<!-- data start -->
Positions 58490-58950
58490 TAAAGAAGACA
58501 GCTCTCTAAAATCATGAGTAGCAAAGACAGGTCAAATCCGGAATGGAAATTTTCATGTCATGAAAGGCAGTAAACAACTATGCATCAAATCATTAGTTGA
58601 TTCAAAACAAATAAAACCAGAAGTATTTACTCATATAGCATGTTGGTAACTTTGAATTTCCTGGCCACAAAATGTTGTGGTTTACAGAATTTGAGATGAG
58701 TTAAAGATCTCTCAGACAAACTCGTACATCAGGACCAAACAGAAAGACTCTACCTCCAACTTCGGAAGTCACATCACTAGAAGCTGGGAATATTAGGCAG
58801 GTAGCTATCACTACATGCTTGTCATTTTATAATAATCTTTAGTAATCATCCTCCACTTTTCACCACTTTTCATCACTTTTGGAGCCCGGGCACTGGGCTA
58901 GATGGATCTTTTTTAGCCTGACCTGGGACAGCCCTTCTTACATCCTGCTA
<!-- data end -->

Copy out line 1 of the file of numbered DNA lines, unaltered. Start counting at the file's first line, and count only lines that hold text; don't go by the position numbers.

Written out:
Positions 58490-58950